At worsening of his condition (proteinuria (18,174 mg/day) and diarrhoea (Grade 3)) treatment with corticosteroids (1 mg/kg/day), albumin and furosemide was started while awaiting biopsy results. An improvement in diarrhoea (Grade 1) was observed, but the proteinuria worsened (Figure 2b).

The colon biopsy and the immunohistochemistry confirmed the histological diagnosis of a secondary amyloidosis (AA subtype): Congo red stain (Figure 3a) and apple green birefringence under polarised light were positive (Figure 3b).

Echocardiogram revealed advanced cardiac amyloidosis pattern, with an increase in the thickness of the interventricular septum, walls of the ventricles and right atrium and low cardiac output: left ventricular ejection fraction (LVEF) < 50% (range 50%–70%) (Figure 1d).

Our multidisciplinary tumour board decided to perform cytoreductive nephrectomy in order to reduce the pro-inflammatory status. A palliative right nephrectomy was performed without major intraoperative complications. During postoperative recovery, the patient developed haemodynamic shock, oligoanuria and acute kidney injury that did not respond to pharmacological treatment in the intensive care unit, precluding any additional treatment. The patient was deceased within 4 days of surgery due to multiorgan failure (Figure 2a).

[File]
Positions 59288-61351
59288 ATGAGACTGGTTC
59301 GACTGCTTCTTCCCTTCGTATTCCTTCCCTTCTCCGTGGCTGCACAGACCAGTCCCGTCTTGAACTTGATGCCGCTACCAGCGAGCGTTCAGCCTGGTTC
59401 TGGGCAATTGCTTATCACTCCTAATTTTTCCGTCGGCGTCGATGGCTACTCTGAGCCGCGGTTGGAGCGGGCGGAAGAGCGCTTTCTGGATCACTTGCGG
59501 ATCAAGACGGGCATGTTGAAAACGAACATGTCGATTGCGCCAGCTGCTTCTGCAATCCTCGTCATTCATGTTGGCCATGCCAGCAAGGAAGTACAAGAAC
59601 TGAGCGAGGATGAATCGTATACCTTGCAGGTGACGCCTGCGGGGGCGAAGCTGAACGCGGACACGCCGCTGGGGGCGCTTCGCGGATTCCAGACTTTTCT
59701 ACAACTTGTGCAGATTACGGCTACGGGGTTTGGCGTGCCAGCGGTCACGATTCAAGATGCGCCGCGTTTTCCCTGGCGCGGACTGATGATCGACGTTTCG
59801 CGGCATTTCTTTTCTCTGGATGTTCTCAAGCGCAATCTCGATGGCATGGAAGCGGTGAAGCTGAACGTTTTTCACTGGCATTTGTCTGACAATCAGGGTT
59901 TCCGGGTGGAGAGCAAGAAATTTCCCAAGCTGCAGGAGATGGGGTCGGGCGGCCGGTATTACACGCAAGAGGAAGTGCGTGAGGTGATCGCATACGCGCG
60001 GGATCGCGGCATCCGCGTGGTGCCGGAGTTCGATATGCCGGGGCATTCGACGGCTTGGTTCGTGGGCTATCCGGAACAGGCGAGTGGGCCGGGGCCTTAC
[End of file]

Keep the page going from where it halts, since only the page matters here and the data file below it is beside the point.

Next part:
RCC with sarcomatoid features was confirmed. The immunohistochemistry study for amyloid AA showed strong and diffuse amyloid AA deposits (in almost all the glomerulus, around blood vessels and the perinephritic fat) (Figures 1e, 3c and d).


Discussion

AA amyloidosis is the worst potential complication of any chronic inflammatory condition. The most common underlying causes are chronic inflammatory diseases such as inflammatory arthritis, sarcoidosis, familial Mediterranean fever, chronic infections, inflammatory bowel disease such as Crohn’s disease and ulcerative colitis. However, malignant neoplasms are rarely reported to be associated with AA amyloidosis [14].